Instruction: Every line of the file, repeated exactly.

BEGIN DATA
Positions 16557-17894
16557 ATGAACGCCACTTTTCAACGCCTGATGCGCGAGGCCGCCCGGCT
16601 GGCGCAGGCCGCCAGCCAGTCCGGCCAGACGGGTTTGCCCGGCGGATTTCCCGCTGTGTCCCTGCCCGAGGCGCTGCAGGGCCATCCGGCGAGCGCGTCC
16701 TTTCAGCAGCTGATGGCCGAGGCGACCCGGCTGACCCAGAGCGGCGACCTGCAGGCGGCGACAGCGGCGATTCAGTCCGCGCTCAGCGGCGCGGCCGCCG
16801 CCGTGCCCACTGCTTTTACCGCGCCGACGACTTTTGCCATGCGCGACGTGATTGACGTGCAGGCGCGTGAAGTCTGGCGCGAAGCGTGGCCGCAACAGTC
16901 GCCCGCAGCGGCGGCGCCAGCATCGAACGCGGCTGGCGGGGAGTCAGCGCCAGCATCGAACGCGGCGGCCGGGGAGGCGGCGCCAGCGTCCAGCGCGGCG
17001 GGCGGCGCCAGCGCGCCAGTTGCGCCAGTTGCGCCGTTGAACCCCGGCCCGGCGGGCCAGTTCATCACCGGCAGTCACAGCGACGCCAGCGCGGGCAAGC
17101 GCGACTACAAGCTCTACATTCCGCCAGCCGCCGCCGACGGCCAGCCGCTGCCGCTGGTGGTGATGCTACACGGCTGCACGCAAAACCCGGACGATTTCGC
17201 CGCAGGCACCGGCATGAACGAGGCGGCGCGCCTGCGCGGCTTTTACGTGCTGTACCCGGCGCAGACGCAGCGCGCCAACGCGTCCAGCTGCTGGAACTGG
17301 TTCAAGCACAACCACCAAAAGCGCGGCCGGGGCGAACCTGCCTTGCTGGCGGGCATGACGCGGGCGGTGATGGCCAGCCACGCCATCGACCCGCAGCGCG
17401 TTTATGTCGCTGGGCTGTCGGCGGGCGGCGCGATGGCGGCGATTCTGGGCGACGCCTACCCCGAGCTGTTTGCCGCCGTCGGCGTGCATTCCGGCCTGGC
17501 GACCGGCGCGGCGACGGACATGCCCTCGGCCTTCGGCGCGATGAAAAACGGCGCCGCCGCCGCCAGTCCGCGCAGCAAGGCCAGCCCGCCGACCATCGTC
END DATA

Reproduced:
Positions 16557-17894
16557 ATGAACGCCACTTTTCAACGCCTGATGCGCGAGGCCGCCCGGCT
16601 GGCGCAGGCCGCCAGCCAGTCCGGCCAGACGGGTTTGCCCGGCGGATTTCCCGCTGTGTCCCTGCCCGAGGCGCTGCAGGGCCATCCGGCGAGCGCGTCC
16701 TTTCAGCAGCTGATGGCCGAGGCGACCCGGCTGACCCAGAGCGGCGACCTGCAGGCGGCGACAGCGGCGATTCAGTCCGCGCTCAGCGGCGCGGCCGCCG
16801 CCGTGCCCACTGCTTTTACCGCGCCGACGACTTTTGCCATGCGCGACGTGATTGACGTGCAGGCGCGTGAAGTCTGGCGCGAAGCGTGGCCGCAACAGTC
16901 GCCCGCAGCGGCGGCGCCAGCATCGAACGCGGCTGGCGGGGAGTCAGCGCCAGCATCGAACGCGGCGGCCGGGGAGGCGGCGCCAGCGTCCAGCGCGGCG
17001 GGCGGCGCCAGCGCGCCAGTTGCGCCAGTTGCGCCGTTGAACCCCGGCCCGGCGGGCCAGTTCATCACCGGCAGTCACAGCGACGCCAGCGCGGGCAAGC
17101 GCGACTACAAGCTCTACATTCCGCCAGCCGCCGCCGACGGCCAGCCGCTGCCGCTGGTGGTGATGCTACACGGCTGCACGCAAAACCCGGACGATTTCGC
17201 CGCAGGCACCGGCATGAACGAGGCGGCGCGCCTGCGCGGCTTTTACGTGCTGTACCCGGCGCAGACGCAGCGCGCCAACGCGTCCAGCTGCTGGAACTGG
17301 TTCAAGCACAACCACCAAAAGCGCGGCCGGGGCGAACCTGCCTTGCTGGCGGGCATGACGCGGGCGGTGATGGCCAGCCACGCCATCGACCCGCAGCGCG
17401 TTTATGTCGCTGGGCTGTCGGCGGGCGGCGCGATGGCGGCGATTCTGGGCGACGCCTACCCCGAGCTGTTTGCCGCCGTCGGCGTGCATTCCGGCCTGGC
17501 GACCGGCGCGGCGACGGACATGCCCTCGGCCTTCGGCGCGATGAAAAACGGCGCCGCCGCCGCCAGTCCGCGCAGCAAGGCCAGCCCGCCGACCATCGTC